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Healey v. Spencer

UNITED STATES DISTRICT COURT CENTRAL DISTRICT OF CALIFORNIA


February 22, 2010

JOSEPH M. HEALEY
v.
TONY P. SPENCER, ET AL.

The opinion of the court was delivered by: The Honorable A. Howard Matz, U.S. District Judge

CIVIL MINUTES - GENERAL

Stephen Montes Not Reported

Deputy Clerk Court Reporter / Recorder Tape

No. Attorneys NOT Present for Plaintiffs:

Attorneys NOT Present for Defendants:

Proceedings: IN CHAMBERS (No Proceedings Held)

INTRODUCTION

On October 20, 2009, Plaintiff Joseph M. Healey filed his Complaint against Defendants Prestige Automotive & Marine ("Prestige") and Tony P. Spencer and Naomi Spencer (collectively the "Spencer Defendants"). He alleged seven tort claims under federal maritime and Arizona state law in connection with a boating accident that occurred in Lake Havasu. On January 15, 2010, Prestige moved to transfer venue to the District of Arizona. Plaintiff opposed the motion on January 27, 2010. The Spencer Defendants have not taken a position on the motion. The Court held a hearing on the motion on February 22, 2010. For the following reasons, the Court DENIES Prestige's motion.*fn1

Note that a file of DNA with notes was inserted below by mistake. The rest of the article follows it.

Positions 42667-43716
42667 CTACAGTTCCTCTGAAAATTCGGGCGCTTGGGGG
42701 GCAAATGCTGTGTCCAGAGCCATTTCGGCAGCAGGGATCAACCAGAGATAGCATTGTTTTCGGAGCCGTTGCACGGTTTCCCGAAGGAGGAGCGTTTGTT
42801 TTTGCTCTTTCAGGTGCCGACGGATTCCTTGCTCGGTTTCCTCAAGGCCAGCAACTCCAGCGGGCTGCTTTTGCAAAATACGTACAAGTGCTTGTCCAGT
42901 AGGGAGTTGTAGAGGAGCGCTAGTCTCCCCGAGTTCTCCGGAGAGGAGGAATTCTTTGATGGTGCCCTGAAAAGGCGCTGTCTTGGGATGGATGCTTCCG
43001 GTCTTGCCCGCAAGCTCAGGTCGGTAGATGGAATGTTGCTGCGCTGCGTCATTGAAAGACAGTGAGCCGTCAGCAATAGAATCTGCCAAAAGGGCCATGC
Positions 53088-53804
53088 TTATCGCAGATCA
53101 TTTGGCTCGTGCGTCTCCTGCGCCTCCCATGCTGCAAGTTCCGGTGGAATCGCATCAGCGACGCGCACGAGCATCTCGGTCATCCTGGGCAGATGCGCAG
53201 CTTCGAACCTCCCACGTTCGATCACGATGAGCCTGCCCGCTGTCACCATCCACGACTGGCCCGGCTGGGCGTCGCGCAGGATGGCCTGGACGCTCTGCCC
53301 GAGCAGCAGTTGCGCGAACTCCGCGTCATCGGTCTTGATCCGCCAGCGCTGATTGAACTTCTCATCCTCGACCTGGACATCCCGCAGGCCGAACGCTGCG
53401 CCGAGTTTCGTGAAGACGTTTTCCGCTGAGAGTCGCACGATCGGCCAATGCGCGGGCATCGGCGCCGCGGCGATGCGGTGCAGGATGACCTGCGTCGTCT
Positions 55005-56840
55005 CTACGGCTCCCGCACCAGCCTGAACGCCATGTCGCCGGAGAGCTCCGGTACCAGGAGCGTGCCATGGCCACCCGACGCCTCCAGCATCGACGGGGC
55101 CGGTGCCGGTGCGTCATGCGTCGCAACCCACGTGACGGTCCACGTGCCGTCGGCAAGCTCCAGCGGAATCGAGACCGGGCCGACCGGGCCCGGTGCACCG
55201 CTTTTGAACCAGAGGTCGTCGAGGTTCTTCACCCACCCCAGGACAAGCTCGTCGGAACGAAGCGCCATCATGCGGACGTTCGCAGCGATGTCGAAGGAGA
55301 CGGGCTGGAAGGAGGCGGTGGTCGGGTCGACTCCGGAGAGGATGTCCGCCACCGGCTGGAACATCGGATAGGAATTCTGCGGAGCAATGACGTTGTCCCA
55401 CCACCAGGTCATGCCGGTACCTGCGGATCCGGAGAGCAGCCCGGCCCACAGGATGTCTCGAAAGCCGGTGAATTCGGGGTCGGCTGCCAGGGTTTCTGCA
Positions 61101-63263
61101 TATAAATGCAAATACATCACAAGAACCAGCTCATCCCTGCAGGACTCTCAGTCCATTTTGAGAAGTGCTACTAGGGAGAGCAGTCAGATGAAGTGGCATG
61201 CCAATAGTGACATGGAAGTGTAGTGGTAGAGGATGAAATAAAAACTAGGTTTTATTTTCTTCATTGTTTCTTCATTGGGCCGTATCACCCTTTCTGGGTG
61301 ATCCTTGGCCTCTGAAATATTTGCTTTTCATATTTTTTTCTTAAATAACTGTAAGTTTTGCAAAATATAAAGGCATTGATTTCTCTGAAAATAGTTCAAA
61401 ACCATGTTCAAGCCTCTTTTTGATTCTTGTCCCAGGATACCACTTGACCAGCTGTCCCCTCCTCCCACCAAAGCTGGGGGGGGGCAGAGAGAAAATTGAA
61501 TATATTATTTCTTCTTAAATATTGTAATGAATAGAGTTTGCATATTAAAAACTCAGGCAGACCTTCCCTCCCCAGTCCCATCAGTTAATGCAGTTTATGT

FACTUAL BACKGROUND

Plaintiff alleges that he lost his foot as a result of a boating accident that occurred in Lake Havasu-a lake consisting of interstate waters on the border of California and Arizona that contains shoreline belonging to both states. Complaint ¶ 2. The accident occurred when the Spencer Defendants' boat, driven by Tony Spencer, collided with Plaintiff after Plaintiff jumped in the water to rescue two minors-Ian Yzabal and Allyson Yzabal-from the path of the Spencers' boat. Complaint ¶¶ 10, 12-15. Plaintiff alleges that these two minors fell into the water off of the boat of Daron Kelley when his boat was hit by the Defendants' boat. Complaint ¶ 12. The minors' mother, Nancy Yzabal, witnessed the accident, as did two of the Spencer Defendants' children-Kelsey and Nick Spencer. Police Report, Ex. C to Plaintiff's Opp'n. Cody Healey, Plaintiff's child, also witnessed the accident. Id.

Also included as a Defendant is Prestige. Plaintiff alleges that Prestige performed faulty repairs on the Spencer Defendants' boat that contributed to the accident. Complaint ¶ 5. These repairs occurred at Prestige's repair facility in Arizona.See Repair Invoice, Ex. E to Plaintiff's Opp'n. Prestige operates only in Arizona, though it does advertise to California residents. See Ex. A to Plaintiff's Opp'n (advertising using endorsements from California residents). The Spencer Defendants' boat is registered and harbored in Arizona, and both boats were launched from the Arizona shore of the lake that day. Complaint ¶¶ 2-3.

Criminal charges regarding the incident had been filed against Mr. Spencer in Arizona. Crawford Decl. ¶ 7. At the hearing, Plaintiff's counsel informed the Court that these criminal charges were dropped on January 29, 2010.